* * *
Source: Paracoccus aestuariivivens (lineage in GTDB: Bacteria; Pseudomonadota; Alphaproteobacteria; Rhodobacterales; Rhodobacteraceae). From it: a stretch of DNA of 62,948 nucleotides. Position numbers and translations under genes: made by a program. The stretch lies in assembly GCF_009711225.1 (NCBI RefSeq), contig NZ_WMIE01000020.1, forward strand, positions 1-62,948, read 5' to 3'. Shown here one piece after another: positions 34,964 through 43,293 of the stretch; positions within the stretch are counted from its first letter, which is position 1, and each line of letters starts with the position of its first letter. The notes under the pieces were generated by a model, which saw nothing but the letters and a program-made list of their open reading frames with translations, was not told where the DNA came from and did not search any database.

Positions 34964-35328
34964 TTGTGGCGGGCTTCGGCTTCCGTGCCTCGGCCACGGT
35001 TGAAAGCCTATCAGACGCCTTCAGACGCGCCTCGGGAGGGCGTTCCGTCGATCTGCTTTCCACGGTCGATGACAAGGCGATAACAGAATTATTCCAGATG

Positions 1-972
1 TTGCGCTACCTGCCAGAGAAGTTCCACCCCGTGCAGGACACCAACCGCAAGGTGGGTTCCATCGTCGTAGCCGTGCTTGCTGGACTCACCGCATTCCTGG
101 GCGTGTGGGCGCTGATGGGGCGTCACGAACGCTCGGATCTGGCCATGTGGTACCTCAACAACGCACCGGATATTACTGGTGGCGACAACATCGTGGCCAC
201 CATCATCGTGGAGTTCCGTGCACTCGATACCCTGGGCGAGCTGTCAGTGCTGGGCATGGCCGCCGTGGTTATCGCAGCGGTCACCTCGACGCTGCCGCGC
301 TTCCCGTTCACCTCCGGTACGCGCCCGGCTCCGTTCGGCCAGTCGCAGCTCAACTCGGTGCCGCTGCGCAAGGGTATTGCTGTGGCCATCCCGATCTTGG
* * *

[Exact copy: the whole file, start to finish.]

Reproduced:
Source: Paracoccus aestuariivivens (lineage in GTDB: Bacteria; Pseudomonadota; Alphaproteobacteria; Rhodobacterales; Rhodobacteraceae). From it: a stretch of DNA of 62,948 nucleotides. Position numbers and translations under genes: made by a program. The stretch lies in assembly GCF_009711225.1 (NCBI RefSeq), contig NZ_WMIE01000020.1, forward strand, positions 1-62,948, read 5' to 3'. Shown here one piece after another: positions 34,964 through 43,293 of the stretch; positions within the stretch are counted from its first letter, which is position 1, and each line of letters starts with the position of its first letter. The notes under the pieces were generated by a model, which saw nothing but the letters and a program-made list of their open reading frames with translations, was not told where the DNA came from and did not search any database.

Positions 34964-35328
34964 TTGTGGCGGGCTTCGGCTTCCGTGCCTCGGCCACGGT
35001 TGAAAGCCTATCAGACGCCTTCAGACGCGCCTCGGGAGGGCGTTCCGTCGATCTGCTTTCCACGGTCGATGACAAGGCGATAACAGAATTATTCCAGATG

Positions 1-972
1 TTGCGCTACCTGCCAGAGAAGTTCCACCCCGTGCAGGACACCAACCGCAAGGTGGGTTCCATCGTCGTAGCCGTGCTTGCTGGACTCACCGCATTCCTGG
101 GCGTGTGGGCGCTGATGGGGCGTCACGAACGCTCGGATCTGGCCATGTGGTACCTCAACAACGCACCGGATATTACTGGTGGCGACAACATCGTGGCCAC
201 CATCATCGTGGAGTTCCGTGCACTCGATACCCTGGGCGAGCTGTCAGTGCTGGGCATGGCCGCCGTGGTTATCGCAGCGGTCACCTCGACGCTGCCGCGC
301 TTCCCGTTCACCTCCGGTACGCGCCCGGCTCCGTTCGGCCAGTCGCAGCTCAACTCGGTGCCGCTGCGCAAGGGTATTGCTGTGGCCATCCCGATCTTGG